P414 Stoma in patiens with IBD: friend or foe? -\tEffect of stoma on course of disease, psychological well-being and working capacity
Bianchi, R.(1);Von Känel, R.(2);Roth, R.(3);Schreiner, P.(1);Rossel, J.B.(4);Barry, M.P.(4);Dora, B.(1);Kloth, P.(1);Juillerat, P.(5);Greuter, T.(6);Misselwitz, B.(5);Schoepfer, A.(6);Scharl, M.(1);Rogler, G.(1);Biedermann, L.(1);
(1)University Hospital Zurich and University of Zurich, Department of Gastroenterology and Hepatology, Zuerich, Switzerland;(2)University Hospital Zurich and University of Zurich, Department of Cunsultation Psychiatry and Psychosomatics, Zurich, Switzerland;(3)Spital Limmattal, Department of Internal Medicine, Schlieren, Switzerland;(4)Universiyt of Lausanne, Center for Primary Care and Public Health Unisanté, Lausanne, Switzerland;(5)Department of Visceral Surgery and Medicine, Department of Visceral Surgery and Medicine, Bern, Switzerland;(6)CHUV, Department of Gastroenterology and hepatology, Lausanne, Switzerland;
Knowledge on the impact of stoma formation surgery on course of disease, psychological well-being, quality of life (QoL) and working capacity in patients with IBD is scarce.
To investigate this, we analysed prospectively followed-up patients from the Swiss inflammatory bowel disease cohort study (SIBDCS), comparing ulcerative colitis (UC) and Crohn’s disease (CD) with vs without stoma surgery, for both temporary and permanent stoma formation.
From a total of 3825 SIBDCS patients, 352 patients were included in our analysis - 176 with stoma surgery (52.8% and 47.2% with CD and UC, respectively) - amongst these 111 with permanent and 65 with temporary stoma - matched with 176 patients without stoma. Mean and maximal disease activity was lower in patients with vs. without stoma overall in CD but not in UC (Fig. 1, A/B). However, in UC, disease activity was lower in permanent vs. temporary stoma patients (Fig. 1, C/D).
Figure 1 A-D: Average disease activity with mean Crohn’s disease activity index (CDAI; A) in CD and Modified Truelove & Witts activity index (MTWAI; B) and UC for patients with vs. without stoma as well as (within the stoma group) permanents vs. closed ostomy (C,D).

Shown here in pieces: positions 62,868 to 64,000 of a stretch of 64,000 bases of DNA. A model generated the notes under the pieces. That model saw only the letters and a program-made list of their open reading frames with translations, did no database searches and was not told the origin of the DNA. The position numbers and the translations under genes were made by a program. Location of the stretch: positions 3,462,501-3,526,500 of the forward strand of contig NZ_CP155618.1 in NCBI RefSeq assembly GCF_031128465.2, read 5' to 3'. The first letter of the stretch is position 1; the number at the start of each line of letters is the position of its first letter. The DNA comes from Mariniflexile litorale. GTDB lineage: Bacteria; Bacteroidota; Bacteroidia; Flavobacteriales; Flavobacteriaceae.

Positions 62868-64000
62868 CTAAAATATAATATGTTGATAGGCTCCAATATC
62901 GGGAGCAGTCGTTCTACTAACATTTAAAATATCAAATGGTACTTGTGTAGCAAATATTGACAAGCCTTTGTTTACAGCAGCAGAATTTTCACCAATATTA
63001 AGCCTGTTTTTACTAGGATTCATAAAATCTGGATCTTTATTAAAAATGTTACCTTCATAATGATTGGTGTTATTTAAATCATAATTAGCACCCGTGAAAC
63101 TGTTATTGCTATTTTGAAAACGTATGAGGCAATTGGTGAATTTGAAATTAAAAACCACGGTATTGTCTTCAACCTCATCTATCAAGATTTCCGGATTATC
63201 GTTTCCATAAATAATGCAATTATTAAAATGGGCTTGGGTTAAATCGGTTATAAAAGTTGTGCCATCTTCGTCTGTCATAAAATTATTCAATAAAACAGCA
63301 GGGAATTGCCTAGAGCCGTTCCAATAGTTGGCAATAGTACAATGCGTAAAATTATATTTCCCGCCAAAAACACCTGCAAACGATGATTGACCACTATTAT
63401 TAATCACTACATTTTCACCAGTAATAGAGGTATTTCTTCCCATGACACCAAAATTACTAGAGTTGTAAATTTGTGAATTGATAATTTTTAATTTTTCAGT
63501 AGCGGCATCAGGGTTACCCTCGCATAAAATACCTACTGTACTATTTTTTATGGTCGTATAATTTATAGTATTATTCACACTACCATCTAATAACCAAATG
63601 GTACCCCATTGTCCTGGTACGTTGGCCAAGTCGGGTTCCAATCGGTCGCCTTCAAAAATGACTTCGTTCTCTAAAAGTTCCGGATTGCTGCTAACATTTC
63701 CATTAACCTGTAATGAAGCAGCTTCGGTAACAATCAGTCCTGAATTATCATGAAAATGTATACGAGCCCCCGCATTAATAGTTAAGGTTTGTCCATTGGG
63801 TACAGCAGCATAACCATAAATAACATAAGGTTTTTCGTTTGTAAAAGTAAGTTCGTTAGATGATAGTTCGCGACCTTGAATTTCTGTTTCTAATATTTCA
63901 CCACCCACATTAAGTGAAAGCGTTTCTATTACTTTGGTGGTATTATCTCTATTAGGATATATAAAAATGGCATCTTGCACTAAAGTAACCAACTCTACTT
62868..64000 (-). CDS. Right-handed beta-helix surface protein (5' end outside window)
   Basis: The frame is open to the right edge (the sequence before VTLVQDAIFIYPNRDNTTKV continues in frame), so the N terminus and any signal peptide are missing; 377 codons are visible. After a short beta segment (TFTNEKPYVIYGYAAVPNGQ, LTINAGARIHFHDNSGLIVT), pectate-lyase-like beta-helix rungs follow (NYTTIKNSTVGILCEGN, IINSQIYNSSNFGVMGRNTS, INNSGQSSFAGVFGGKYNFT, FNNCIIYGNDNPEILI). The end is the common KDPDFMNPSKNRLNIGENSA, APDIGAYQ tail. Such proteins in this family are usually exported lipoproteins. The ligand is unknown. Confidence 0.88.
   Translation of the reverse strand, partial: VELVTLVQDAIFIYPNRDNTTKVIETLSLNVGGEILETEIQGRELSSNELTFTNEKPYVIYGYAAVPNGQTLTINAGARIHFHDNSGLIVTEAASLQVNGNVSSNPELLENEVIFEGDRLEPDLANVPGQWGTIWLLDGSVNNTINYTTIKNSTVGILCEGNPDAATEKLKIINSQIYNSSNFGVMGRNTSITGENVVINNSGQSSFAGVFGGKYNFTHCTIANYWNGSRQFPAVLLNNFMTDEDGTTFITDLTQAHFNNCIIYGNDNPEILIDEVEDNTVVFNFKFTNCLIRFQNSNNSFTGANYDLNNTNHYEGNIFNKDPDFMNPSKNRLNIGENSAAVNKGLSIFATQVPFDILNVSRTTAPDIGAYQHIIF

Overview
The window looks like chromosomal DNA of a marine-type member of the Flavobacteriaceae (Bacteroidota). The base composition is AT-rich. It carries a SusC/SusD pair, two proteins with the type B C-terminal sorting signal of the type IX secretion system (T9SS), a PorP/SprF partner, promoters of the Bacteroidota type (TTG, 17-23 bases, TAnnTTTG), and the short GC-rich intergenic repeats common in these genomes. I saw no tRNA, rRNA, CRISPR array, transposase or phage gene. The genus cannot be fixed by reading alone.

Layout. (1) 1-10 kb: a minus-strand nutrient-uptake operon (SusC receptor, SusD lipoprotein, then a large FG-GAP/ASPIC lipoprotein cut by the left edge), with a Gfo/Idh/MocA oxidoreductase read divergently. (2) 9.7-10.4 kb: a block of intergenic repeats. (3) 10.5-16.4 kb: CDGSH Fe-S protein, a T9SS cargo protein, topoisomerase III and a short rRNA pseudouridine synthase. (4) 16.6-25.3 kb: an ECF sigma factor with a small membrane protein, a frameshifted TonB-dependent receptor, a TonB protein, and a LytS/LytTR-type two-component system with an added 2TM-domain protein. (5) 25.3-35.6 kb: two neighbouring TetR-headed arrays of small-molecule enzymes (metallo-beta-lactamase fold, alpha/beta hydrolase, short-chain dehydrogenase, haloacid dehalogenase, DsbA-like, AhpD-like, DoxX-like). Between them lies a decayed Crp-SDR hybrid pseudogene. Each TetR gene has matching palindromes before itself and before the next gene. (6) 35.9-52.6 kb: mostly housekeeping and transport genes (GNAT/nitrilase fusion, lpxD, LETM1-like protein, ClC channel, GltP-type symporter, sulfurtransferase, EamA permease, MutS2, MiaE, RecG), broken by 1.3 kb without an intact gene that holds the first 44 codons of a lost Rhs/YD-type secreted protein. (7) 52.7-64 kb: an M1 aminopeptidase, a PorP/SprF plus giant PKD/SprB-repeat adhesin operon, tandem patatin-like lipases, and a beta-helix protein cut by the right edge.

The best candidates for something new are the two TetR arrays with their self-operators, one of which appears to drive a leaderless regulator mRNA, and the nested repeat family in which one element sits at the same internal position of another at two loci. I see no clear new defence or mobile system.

Furthermore, active EIM as well as need for steroids, immuno-modulators and biologics were lower in stoma vs. control patients. Amongst stoma patients, quality of life and psychological wellbeing was similar in permanent vs. closed stoma (Inflammatory Bowel Disease Quality of Life questionnaire Total score (IBDQ); Hospital Anxiety and Depression Scale Total Score (HADS); Posttraumatic Diagnostic Scale Total Score (PDS); and effort-reward ratio – all mean values obtained during prospective SIBDCS follow-up). However, we found a significantly lower (i.e. more favourable) PDS avoidance score in permanent vs. closed ostomy (Fig. 2A). Working capacity was lower in permanent vs. closed stoma patients (Fig. 2B).
Figure 2 A,B: IBDQ, HADS total, PDS total and Effort-Reward ratio (A), Working status, absentism from work and need for disability insurance (B) in permanent vs. closed IBD patients with stoma.
In CD patients with stoma surgery disease activity was significantly reduced after ostomy. Moreover, in UC we observed a benefit of patients with permanent compared to their counter-parts with temporary stoma to control disease activity. We found no differences in psychological functioning and QoL between temporary and closed stoma, with the exception of higher avoidance indicative of posttraumatic stress in the latter. In contrast, working capacity revealed to be higher closed vs. permanent ostomy.